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Trodelvy

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Trodelvy (chemical name: sacituzumab govitecan-hziy) is approved to treat adults diagnosed with metastatic triple-negative breast cancer who have received at least two previous treatments for metastatic disease.

Metastatic breast cancer is breast cancer that has spread to parts of the body away from the breast, such as the bones or liver.

Triple-negative breast cancer is cancer that has no receptors for the hormones estrogen and progesterone, as well as no receptors for the HER2 protein. This limits the medicines that can be used to treat the cancer.

Trodelvy is an immune targeted therapy medicine. It is made up of:

  • sacituzumab, a type of molecule called a monoclonal antibody, that targets the Trop-2 protein; the Trop-2 protein is found in more than 90% of triple-negative breast cancers
  • SN-38, a topoisomerase I inhibitor chemotherapy; topoisomerase I inhibitors work by interfering with the cancer cells’ ability to replicate
  • a compound that links the sacituzumab to the SN-38

Doctors call Trodelvy an antibody-drug conjugate. The linking compound attaches (conjugates) the monoclonal antibody sacituzumab to the SN-38 chemotherapy.

Trodelvy is given intravenously, which means the medicine is delivered directly into your bloodstream through an IV or port. Trodelvy is given once weekly on day one and day eight of a continuous 21-day treatment cycle, unless the cancer grows or unacceptable side effects develop.

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How Trodelvy works

Research has shown that the Trop-2 protein is found on the surface of more than 90% of triple-negative breast cancers. Sacituzumab, one of the compounds that makes up Trodelvy, targets the Trop-2 protein and attaches to it. SN-38, the topoisomerase I inhibitor chemotherapy part of Trodelvy, like other chemotherapy medicines, interferes with a cell’s ability to replicate. SN-38 isn’t a targeted medicine, which means it can affect healthy cells as well as cancer cells.

Trodelvy was designed to deliver the SN-38 chemotherapy to cancer cells in a targeted way by attaching the SN-38 to the sacituzumab. The sacituzumab then carries the SN-38 to the triple-negative cancer cells. This way, the SN-38 is less toxic to healthy cells and more effective in treating cancer cells.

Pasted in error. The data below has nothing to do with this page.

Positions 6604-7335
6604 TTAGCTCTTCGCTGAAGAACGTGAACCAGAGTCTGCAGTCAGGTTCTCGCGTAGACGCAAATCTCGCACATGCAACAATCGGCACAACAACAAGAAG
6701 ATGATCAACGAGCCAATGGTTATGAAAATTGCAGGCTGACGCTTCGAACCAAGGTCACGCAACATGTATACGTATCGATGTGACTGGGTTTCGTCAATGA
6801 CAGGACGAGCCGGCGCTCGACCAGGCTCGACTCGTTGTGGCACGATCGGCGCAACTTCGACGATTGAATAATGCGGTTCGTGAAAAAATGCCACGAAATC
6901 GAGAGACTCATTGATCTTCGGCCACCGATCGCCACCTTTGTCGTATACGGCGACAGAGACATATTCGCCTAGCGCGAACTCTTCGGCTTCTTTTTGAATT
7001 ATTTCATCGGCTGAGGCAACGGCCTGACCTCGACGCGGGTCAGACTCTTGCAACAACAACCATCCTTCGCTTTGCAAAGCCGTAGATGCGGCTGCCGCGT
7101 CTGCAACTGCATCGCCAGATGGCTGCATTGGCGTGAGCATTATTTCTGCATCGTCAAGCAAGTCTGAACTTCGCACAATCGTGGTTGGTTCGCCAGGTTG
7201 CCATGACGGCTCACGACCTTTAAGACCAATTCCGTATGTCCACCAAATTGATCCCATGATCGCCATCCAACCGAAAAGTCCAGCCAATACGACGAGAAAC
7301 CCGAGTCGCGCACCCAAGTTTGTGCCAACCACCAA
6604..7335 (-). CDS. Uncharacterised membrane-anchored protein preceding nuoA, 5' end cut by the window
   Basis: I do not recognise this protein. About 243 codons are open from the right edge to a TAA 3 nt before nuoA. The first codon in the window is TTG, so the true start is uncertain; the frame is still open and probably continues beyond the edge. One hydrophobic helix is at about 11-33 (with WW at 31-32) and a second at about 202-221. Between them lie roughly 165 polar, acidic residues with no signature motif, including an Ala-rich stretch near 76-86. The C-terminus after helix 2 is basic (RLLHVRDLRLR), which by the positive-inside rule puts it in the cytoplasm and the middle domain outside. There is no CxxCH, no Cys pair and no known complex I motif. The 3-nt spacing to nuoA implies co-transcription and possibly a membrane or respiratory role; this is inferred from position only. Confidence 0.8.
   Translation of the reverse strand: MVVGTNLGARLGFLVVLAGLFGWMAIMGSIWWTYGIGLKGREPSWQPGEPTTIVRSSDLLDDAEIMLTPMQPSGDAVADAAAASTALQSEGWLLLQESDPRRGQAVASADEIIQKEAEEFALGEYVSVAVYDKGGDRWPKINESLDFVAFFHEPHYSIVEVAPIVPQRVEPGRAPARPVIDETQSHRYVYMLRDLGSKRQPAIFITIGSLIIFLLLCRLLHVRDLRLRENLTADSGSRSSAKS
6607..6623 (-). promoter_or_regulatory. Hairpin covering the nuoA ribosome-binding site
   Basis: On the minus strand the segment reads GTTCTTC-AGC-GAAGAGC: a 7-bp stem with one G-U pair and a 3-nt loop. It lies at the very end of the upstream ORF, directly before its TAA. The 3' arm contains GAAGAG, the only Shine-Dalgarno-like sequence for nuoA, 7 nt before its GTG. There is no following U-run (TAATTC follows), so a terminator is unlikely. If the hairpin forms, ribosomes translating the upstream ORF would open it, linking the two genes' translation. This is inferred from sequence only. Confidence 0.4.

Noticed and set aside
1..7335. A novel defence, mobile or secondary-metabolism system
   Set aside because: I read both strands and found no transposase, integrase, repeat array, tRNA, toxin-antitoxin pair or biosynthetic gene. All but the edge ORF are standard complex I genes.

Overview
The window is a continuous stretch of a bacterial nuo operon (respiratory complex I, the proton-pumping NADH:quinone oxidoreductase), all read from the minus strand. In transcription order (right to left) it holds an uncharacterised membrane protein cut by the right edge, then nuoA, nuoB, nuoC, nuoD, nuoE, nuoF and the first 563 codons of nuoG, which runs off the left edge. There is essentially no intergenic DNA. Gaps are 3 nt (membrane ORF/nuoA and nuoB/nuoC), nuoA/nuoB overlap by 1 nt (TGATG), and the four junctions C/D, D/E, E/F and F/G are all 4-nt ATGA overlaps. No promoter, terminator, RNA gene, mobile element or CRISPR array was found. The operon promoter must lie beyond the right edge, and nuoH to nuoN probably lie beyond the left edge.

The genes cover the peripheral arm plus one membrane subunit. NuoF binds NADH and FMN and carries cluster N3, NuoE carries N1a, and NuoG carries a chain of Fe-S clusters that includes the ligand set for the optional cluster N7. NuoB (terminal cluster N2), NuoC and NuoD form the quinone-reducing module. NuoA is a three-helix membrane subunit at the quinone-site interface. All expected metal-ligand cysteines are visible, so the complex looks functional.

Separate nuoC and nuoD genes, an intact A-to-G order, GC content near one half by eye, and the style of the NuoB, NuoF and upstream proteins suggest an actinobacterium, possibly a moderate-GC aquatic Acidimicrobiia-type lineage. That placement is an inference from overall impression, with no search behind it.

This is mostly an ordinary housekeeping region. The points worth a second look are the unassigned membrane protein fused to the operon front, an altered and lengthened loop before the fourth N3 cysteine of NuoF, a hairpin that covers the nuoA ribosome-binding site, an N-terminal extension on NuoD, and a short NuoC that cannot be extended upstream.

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Is Trodelvy right for you?

Trodelvy is used to treat people diagnosed with metastatic triple-negative breast cancer that has previously been treated with at least two therapies. This means that the metastatic cancer has stopped responding to at least two other treatments.

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What to expect during treatment with Trodelvy

Trodelvy is given intravenously, which means the medicine is delivered directly into your bloodstream through an IV or port. Trodelvy is given once weekly on day one and day eight of a continuous 21-day treatment cycle, unless the cancer grows or unacceptable side effects develop.

One of the serious side effects of Trodelvy is neutropenia, abnormally low levels of neutrophils, a type of white blood cell. People with neutropenia have a much higher risk of getting serious infections. People who are homozygous for the UGT1A1 alleles — meaning both of the alleles that make up the pair of UGT1A1 genes are the same — have a higher risk of developing neutropenia. People who are homozygous for the UGT1A1 alleles should be closely monitored for severe neutropenia.

It's important to know that women who are pregnant or planning to get pregnant should not take Trodelvy. Trodelvy can harm the developing fetus. If there is any chance you can become pregnant, you must use effective birth control while you're taking Trodelvy and for at least 6 months after your last dose. Men who are taking Trodelvy should use effective birth control while taking Trodelvy and for at least 3 months after their last dose. Visit Treatment for Breast Cancer During Pregnancy for more information.

Also, women who are breastfeeding or plan to breastfeed shouldn't take Trodelvy. Together, you and your doctor will decide if you should take Trodelvy or breastfeed.

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Trodelvy side effects

The most common side effects caused by Trodelvy are:

Trodelvy also may cause serious side effects, including:

  • Severe neutropenia: Neutropenia means you have abnormally low levels of neutrophils, a type of white blood cell. People with neutropenia have a much higher risk of getting serious infections. Your doctor will monitor your neutrophil counts while you are being treated with Trodelvy. If you develop neutropenia, you may be treated with a granulocyte-colony stimulating factor medicine such as Neupogen (chemical name: filgrastim), Neulasta (chemical name: pegfilgrastim), or Zarxio (chemical name: filgrastim-sndz).
  • Severe diarrhea: Severe diarrhea can cause dehydration, low blood pressure, and severe kidney problems. Tell your doctor about any diarrhea you have so it can be treated right away.

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References

  1. Trodelvy (sacituzumab govitecan-hziy) prescribing information. Immunomedics, Morris Plains, NJ. 2020. Available at: https://www.accessdata.fda.gov/drugsatfda_docs/label/2020/761115s000lbl.pdf. (PDF)

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